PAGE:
swim

Odds and Ends

We leave for the airport to begin our trip to Zurich in about two hours. There are a few things on my mind.

1. I’ve been slowly falling apart over the past week. First, I banged my shin on our square bed-post. This happens every once in awhile, with varying degrees of severity, but this was ridiculous, because it led to me banging my head on that lovely Arco lamp that we purchased recently, and then to the discovery of s bizarre niggling pain in my rib, and then when I went for my run on Sunday I discovered a grossly unhappy hamstring. And then, yesterday, in our open-water swim, coach had us come in on a particularly rocky shore–no, he didn’t see the rocks until it was way too late–and both Jim and I have multiple cuts on our feet. Owtch. They should heal in time, but…

2. My house is falling apart. I woke up this morning and stood over the sink, rinsing my coffee pot, and noticed a leak right next to me. Creepy thing is, it’s coming from the upstairs apartment, where no one lives. Eee. The maintenance guys came right away to turn off the water upstairs. Now, no more leak. But they’ll have to fix while we’re away.

3. I am really pretty upset at Twitter right now. I asked someone, quite nicely, to refrain from tweeting Tour de France results, since not all of us get a chance to see it until the end of the day. She refused, and, in turn, sent out a tweet out that asked why people get upset when results of things are revealed. This, in turn, resulted in a bunch of people calling people like me “whiners” and “losers.” I suppose this is going to be one of those web debates. I’m refusing to get involved. I just sent her a note thanking her for clarifying her position, and noted that I’d unfollow her for now and then re-follow her later. After the way she’s handled the situation, though, I don’t think I’ll be doing that. Too bad–she’s a bicycle tour organizer and I was thinking pretty seriously about joining her tours one day.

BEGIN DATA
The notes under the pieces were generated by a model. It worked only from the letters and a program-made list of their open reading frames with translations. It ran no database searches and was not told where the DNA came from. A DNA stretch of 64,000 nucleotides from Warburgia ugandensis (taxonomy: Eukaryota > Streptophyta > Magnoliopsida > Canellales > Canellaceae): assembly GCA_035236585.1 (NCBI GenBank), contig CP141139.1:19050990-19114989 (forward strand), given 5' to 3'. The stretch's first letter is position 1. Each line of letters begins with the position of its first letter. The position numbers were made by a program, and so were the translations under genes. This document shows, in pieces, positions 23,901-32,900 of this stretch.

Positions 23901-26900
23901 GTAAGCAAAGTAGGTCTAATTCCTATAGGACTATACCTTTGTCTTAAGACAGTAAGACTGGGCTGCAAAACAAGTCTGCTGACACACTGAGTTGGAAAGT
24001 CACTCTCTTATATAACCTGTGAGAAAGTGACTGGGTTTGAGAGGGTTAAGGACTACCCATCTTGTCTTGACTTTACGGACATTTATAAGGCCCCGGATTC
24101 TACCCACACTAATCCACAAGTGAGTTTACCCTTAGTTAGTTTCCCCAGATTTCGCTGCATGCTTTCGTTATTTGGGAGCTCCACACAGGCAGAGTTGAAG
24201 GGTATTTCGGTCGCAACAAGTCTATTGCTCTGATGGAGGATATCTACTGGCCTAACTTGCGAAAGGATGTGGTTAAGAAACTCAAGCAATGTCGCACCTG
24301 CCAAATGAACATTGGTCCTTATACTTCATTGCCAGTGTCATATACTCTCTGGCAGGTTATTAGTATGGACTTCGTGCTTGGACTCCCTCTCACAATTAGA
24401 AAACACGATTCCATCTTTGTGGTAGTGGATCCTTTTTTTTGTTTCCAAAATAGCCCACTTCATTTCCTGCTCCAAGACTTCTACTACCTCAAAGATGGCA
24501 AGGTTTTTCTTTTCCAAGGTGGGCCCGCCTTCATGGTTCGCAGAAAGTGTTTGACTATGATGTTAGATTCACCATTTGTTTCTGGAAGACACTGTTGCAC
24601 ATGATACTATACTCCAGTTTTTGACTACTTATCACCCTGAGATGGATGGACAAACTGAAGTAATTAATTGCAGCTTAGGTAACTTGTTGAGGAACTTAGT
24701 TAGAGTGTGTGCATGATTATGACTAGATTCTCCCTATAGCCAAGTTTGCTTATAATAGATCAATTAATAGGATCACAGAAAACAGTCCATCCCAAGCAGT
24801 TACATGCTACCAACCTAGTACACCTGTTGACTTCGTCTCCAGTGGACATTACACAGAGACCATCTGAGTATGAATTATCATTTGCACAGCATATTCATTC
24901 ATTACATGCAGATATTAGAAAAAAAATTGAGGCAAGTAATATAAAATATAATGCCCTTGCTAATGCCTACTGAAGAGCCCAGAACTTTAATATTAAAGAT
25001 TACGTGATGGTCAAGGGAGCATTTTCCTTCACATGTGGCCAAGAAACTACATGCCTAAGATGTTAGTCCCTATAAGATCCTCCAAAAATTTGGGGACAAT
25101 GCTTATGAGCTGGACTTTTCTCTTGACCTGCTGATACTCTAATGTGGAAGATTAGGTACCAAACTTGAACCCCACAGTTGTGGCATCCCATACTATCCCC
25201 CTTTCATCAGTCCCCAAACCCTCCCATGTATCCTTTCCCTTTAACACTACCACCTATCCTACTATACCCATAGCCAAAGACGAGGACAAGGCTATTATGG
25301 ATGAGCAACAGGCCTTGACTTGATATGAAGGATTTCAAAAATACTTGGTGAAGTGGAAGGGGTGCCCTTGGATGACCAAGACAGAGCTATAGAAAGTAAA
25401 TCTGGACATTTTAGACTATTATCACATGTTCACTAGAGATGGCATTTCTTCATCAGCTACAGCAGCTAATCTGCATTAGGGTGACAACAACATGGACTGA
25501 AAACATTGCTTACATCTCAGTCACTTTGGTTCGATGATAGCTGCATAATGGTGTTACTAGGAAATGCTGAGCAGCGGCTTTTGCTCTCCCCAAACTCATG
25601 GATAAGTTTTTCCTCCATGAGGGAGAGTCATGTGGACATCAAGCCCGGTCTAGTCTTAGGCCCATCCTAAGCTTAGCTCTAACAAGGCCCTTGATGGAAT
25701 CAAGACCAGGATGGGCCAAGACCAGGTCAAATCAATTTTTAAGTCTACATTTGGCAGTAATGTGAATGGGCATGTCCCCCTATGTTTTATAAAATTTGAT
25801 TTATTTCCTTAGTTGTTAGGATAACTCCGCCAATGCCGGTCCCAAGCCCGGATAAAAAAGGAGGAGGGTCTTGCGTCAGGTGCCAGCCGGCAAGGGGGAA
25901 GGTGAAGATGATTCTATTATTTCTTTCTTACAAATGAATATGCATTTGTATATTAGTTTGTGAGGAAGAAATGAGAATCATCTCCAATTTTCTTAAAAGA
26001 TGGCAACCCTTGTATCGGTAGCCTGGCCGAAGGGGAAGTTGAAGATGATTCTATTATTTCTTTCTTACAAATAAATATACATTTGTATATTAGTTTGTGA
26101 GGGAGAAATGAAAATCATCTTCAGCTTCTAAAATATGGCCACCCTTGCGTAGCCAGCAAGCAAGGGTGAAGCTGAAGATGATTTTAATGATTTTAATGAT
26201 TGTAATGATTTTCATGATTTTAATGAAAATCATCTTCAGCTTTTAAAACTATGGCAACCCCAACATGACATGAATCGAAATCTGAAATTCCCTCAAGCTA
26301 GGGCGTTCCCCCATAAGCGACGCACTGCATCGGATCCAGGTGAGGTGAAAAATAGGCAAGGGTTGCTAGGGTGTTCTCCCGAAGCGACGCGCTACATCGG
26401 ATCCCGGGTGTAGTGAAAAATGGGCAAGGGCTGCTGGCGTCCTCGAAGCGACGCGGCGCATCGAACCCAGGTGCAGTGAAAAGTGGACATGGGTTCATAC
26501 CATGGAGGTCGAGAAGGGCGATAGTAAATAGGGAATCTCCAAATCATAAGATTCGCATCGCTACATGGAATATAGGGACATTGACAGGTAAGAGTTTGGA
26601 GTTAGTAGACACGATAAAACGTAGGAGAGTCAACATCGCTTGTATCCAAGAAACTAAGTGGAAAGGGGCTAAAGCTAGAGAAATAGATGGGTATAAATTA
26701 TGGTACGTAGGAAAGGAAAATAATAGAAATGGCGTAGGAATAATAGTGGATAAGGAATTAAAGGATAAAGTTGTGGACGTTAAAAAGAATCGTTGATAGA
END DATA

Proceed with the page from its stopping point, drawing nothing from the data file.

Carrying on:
4. I was really excited for Switzerland last night, and today I’m just nervous. I hope I’ll be able to sleep on the plane! I love traveling, though. I’m sure it’ll be fun.

5. Sprocket is in Connecticut having a blast, or so his facebook page tells me, snort snort. Here’s a photo. p7060074These are Sprocket’s new friends, Murphy and Bella. They are sweet and drooly.

6. Lunchboxes are back. Aren’t these interesting? I spotted these in Connecticut on our way back from dropping off Das Hund. p7060079

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Writer, editor, general crazy-pants.

Hey, those are some nice legs

…I speak, of course, of the legs of a triathlon. There are three: swim, bike run. Let’s break it down, shall we?

Swim
Legend goes that triathlon organizers built triathlon to be in the order it is now because the swim is the area that’s the most dangerous. You don’t want tired, zoned-out people flailing around in deep water. It’s bad juju, and bad liability, to boot. So they put the swim first, which means you get on your bike cold and wet. Well, that can’t be helped, and you dry off pretty fast, anyway.